January 11, Friday Christmas Weekday
Every country in the world has its own Christmas customs. Christmas in Australia is often very hot. Whereas the northern hemisphere is in the middle of winter, Australians are baking in summer heat. It is not unusual to have Christmas Day well into the mid 30 degrees Celsius, or near 100 degrees Fahrenheit.
A traditional meal includes a turkey dinner, with ham, and pork. A flaming Christmas plum pudding is added for dessert. In the Australian gold rushes, Christmas puddings often contained a gold nugget. Today a small favor is baked inside. Whoever finds this knows that they will enjoy good luck. Another treat is Mince Pies.
It is Father Christmas who brings the presents to the Australian children on Christmas Eve. Homes and gardens are decorated with greenery, Christmas tree and fairy lights. Seasonal plants are the Christmas bush and the Christmas bell.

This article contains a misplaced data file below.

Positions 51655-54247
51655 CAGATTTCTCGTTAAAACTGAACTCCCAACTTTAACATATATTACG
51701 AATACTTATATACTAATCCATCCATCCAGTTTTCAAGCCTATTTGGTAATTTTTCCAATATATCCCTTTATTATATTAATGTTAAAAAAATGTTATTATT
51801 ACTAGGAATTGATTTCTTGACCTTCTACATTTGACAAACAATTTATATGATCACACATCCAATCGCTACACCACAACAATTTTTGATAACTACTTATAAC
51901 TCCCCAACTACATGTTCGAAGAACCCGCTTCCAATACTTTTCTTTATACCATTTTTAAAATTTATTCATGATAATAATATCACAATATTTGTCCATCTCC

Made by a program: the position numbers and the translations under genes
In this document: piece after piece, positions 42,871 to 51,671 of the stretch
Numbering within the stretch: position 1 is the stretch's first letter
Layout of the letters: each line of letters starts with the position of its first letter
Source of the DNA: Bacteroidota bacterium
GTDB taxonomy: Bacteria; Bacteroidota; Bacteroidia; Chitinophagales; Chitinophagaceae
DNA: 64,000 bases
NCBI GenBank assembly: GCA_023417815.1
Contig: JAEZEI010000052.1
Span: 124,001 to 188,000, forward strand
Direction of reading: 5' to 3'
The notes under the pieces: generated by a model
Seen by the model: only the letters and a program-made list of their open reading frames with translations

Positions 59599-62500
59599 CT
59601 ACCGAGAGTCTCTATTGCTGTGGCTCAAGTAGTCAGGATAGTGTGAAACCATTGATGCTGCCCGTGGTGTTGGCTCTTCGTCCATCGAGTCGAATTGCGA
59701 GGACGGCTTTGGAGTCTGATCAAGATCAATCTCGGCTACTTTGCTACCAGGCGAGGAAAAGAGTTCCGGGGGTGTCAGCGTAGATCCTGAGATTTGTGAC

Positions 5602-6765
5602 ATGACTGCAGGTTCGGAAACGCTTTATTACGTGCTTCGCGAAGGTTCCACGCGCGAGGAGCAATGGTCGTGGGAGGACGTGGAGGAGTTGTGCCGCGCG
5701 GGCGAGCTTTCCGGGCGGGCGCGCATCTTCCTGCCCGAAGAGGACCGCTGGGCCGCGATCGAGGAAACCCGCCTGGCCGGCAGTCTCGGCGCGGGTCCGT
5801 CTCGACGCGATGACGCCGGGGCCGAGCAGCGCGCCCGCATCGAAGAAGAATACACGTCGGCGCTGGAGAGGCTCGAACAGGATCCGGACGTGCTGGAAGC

January 12, Saturday after Christmas
January 6 in Mexico is El Día de Los Tres Reyes (Day of the Three Kings). This day celebrates the arrival of Gaspar, Melchior, and Balthazar at the place of Jesus' birth.
The day is also known as El Día de Los Reyes Magos (Magi) in Spanish and Epiphany in English commemorates the divinity of Christ as manifested to the Magi, the kings who brought him gifts.
On the night before El Día de Los Reyes, the children fill their shoes with hay and leave them outside. It is believed that the Wise Men will stop at each home to feed their horses, leaving gifts in exchange for hay.
Finally, El Día de Los Reyes arrives, and the whole family wakes up to open the gifts left by the Three Kings. However, this is only the beginning. On that day, family and friends gather, while the children keep busy playing with their new toys.
The adults continue with the day's activities by preparing a big dinner and serving a very special dessert, a bread known as La Rosca de Reyes or Three Kings Bread. by Frances Chaparro, Estela Muñoz and Adrian Zamilpa